By Cathleen Towey Merenda
Reading takes us into the lives and thoughts of others and allows a reader to understand the motives and actions of a character, as well as the time and place of their story. These nonfiction and fiction books are written about interesting people who are worth understanding better.
Clementine by Sonia Purnell (Viking, 2015). If you like the era, story and style of “Downton Abbey,” you will enjoy this biography about the wife of Winston Churchill. Born into a titled family in 1885, Clementine’s early years were difficult as her parents divorced and the family struggled financially. She grew into a knowledgeable, charismatic woman and an influential and supportive wife to Winston, in spite of the fact that Clementine was a liberal to his Tory.
Make Your Home Among Strangers by Jennine Capo Crucet (St. Martin’s Press, 2015). In this debut novel, Lizet, the first person in her Cuban-American family to go to college, upsets her family by leaving Miami to attend a selective school in the northeast. At college, Lizet struggles to adjust to a new culture of demanding academics and students from completely different backgrounds. Ultimately she has to choose between staying true to her evolving self or returning to the familiar.
My Name is Lucy Barton by Elizabeth Strout (Random House, 2016). Written by the Pulitzer Prize winning author of Olive Kitteridge. With an undiagnosed illness, a young mother ends up in the hospital, with a room with a view of the Chrysler building. Her mother, who she has not been close to, comes to visit and they rekindle their relationship with shared memories. Lucy’s childhood stories reminded me of The Glass Castle by Jeanette Walls. The publishing date for this book is Jan. 5, 2016.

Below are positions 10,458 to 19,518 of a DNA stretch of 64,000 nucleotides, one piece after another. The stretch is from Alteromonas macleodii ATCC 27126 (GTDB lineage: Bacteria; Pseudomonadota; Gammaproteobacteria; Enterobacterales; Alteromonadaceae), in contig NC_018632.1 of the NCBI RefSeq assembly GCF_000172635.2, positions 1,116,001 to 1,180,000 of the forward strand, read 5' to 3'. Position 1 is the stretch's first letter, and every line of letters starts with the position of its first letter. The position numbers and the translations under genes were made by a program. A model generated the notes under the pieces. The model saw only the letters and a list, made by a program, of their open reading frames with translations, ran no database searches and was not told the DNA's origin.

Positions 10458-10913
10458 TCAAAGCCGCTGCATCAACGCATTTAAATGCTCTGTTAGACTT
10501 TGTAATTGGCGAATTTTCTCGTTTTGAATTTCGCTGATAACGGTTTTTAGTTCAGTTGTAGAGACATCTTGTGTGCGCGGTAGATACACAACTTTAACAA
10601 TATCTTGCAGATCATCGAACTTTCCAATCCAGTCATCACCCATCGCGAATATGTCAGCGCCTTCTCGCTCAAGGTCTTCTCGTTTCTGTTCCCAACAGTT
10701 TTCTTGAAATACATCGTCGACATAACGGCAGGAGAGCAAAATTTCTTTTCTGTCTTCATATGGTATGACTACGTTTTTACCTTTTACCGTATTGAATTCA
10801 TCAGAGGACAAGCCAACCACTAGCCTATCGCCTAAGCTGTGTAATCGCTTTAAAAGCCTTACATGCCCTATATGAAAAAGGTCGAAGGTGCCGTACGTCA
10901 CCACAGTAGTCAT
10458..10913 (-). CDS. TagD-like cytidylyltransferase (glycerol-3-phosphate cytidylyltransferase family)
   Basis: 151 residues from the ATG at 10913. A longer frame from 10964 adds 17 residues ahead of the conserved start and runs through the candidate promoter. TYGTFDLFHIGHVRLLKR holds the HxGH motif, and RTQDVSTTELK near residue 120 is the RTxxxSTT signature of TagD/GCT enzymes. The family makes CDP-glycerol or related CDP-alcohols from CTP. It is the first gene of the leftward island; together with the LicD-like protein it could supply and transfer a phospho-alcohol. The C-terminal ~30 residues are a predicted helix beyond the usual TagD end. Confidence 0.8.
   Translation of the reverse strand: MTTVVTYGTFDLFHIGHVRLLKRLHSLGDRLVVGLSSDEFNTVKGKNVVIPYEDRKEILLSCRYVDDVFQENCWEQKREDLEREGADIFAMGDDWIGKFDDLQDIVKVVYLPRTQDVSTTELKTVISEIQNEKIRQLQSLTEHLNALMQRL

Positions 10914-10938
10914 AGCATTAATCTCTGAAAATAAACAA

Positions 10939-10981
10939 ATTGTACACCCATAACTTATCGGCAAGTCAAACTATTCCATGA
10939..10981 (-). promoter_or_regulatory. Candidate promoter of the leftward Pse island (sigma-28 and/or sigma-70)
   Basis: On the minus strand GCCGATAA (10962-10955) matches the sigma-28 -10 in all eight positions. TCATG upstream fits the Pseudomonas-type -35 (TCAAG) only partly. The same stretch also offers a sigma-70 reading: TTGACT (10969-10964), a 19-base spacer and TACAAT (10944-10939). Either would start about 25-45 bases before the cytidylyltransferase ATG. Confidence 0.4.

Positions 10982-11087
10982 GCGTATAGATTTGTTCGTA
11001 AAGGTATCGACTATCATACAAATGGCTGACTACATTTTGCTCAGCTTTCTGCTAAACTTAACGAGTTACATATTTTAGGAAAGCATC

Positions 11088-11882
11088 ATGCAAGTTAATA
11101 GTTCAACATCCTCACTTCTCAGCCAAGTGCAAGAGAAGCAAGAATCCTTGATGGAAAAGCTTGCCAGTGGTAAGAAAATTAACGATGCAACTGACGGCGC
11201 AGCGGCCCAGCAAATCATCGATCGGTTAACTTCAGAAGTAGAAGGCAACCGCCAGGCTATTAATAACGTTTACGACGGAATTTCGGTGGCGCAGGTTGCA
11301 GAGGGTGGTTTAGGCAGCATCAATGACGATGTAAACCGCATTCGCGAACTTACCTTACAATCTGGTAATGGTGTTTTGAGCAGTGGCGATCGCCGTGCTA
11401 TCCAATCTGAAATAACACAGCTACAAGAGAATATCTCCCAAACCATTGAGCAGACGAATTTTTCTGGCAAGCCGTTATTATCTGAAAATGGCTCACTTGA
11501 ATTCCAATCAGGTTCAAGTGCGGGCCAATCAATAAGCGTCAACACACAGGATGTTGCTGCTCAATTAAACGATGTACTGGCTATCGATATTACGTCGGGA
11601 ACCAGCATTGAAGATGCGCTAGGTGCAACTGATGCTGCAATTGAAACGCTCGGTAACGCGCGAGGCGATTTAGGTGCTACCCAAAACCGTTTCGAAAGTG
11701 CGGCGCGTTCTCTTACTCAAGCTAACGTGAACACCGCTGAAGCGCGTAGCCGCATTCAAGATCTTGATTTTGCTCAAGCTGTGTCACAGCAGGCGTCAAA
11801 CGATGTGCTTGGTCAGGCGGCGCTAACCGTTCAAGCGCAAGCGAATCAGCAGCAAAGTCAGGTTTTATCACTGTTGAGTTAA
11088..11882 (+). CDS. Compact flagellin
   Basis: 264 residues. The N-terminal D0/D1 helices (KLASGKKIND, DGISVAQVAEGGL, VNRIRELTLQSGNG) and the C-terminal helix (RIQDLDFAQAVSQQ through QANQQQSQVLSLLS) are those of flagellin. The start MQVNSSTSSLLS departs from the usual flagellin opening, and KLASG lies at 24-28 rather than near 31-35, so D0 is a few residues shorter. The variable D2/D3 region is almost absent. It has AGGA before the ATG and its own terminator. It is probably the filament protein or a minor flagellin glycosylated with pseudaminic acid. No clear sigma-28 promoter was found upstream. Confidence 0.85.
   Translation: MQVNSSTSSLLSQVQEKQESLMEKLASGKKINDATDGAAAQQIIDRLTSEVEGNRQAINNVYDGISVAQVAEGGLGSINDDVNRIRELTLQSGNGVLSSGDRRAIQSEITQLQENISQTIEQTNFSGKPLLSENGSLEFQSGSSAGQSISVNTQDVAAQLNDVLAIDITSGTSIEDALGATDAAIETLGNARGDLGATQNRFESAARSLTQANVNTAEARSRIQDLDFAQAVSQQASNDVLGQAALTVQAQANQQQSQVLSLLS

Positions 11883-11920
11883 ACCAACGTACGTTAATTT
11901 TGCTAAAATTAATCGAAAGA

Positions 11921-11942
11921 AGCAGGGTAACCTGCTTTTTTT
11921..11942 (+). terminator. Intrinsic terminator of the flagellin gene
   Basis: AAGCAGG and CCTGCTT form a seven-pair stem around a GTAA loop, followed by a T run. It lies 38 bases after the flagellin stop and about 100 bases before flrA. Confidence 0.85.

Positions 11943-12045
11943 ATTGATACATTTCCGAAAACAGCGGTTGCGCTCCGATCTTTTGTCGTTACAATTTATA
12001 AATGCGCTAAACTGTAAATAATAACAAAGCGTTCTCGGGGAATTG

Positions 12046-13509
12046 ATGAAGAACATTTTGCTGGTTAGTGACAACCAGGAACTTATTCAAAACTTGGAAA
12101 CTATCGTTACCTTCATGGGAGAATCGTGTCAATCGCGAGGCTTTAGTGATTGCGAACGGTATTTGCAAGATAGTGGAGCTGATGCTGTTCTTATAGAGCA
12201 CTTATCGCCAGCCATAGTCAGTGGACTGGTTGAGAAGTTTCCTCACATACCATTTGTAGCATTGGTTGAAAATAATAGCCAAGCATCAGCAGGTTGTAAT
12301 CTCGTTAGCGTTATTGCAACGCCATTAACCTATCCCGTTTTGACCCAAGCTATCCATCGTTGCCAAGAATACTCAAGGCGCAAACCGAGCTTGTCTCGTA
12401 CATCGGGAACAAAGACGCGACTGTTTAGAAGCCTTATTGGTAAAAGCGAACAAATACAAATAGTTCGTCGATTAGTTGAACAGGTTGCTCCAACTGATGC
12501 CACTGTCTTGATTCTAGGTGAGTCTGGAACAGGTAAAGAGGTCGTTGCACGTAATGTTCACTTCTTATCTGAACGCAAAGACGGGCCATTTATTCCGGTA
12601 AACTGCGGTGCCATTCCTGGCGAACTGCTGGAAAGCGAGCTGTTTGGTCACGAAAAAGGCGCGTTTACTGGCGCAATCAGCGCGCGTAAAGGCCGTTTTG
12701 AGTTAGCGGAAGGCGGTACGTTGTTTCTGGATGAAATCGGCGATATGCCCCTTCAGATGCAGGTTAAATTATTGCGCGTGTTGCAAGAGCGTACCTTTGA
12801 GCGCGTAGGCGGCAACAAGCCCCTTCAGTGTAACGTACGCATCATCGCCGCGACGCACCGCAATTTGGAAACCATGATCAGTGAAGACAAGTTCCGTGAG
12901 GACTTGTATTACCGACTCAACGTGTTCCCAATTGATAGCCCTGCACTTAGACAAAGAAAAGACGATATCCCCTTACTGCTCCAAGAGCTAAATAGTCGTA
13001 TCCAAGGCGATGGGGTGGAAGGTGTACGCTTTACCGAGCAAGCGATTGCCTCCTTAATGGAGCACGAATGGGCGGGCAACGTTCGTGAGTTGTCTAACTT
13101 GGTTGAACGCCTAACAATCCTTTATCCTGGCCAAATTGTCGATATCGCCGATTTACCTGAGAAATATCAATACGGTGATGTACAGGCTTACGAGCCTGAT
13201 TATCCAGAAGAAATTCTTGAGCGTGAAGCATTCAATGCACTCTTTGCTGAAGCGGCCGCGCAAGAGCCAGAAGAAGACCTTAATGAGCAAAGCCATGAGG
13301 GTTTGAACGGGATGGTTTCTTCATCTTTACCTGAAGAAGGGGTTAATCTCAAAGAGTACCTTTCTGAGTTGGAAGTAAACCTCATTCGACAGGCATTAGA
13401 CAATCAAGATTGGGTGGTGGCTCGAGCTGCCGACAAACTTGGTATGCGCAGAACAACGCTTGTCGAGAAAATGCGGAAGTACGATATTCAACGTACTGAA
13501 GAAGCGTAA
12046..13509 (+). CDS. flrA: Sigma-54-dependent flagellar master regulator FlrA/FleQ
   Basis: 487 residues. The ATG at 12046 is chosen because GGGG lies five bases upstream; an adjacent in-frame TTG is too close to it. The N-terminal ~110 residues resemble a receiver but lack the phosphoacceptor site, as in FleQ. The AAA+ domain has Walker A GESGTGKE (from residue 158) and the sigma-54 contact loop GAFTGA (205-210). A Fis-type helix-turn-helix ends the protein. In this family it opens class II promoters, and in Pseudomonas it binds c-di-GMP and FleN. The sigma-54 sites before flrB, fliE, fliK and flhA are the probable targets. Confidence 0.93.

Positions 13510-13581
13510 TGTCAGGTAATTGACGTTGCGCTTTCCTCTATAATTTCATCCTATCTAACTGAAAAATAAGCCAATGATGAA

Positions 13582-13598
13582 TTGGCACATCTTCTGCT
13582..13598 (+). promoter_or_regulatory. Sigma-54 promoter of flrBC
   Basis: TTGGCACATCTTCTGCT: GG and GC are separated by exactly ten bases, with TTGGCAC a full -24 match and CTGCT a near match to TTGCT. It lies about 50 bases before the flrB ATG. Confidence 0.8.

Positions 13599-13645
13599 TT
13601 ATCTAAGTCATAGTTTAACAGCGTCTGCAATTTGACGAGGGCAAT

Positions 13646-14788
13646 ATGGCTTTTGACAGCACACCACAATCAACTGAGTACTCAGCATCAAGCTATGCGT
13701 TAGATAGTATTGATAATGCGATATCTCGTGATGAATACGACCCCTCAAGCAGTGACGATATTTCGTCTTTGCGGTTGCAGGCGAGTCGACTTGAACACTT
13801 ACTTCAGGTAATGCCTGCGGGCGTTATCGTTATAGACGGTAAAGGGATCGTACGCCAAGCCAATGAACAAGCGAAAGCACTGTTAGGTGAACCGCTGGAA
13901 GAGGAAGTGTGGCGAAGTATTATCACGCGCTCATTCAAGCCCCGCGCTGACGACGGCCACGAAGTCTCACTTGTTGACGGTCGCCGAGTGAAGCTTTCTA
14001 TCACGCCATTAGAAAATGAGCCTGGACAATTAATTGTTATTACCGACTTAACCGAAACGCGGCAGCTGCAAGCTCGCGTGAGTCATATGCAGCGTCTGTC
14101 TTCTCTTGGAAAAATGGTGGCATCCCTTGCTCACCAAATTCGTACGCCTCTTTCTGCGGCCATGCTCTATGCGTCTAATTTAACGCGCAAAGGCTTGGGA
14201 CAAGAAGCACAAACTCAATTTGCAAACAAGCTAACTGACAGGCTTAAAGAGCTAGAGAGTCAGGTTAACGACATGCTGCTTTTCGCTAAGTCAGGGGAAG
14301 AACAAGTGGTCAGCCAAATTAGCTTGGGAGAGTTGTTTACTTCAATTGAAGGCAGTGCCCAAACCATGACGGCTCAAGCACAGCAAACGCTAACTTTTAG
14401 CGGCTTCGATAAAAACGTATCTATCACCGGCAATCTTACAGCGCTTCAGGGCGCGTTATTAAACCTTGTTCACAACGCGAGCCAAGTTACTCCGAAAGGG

The Italians by John Hooper (Viking, 2015). This perceptive and engaging collection of essays is a thoughtful look at what makes Italians tick. Elegant, intelligent, full of life, lovers of food, family and il piacere di stare insieme (the joy of being together), this book explores their unique qualities. Readers will be enlightened by the history, geography and culture that influenced and molds the people of Italy.
The Marriage of Opposites by Alice Hoffman (Simon & Shuster, 2015). This historical fiction book is written by talented and prolific author who grew up on Long Island. It is based on the true story of Rachel, a Jewish woman who lived on St. Thomas in the 1800’s and was the mother of the French Impressionist, Camille Sisley. Rachel makes a love match with a younger man that caused a break from her religious community on the insular island. Her strength and wisdom eventually led to her sending her gifted son to Paris to become a great artist.
Cathleen Towey Merenda is the director of the Westbury Memorial Public Library and served on the Carnegie Medal Committee for the American Library Association in 2014.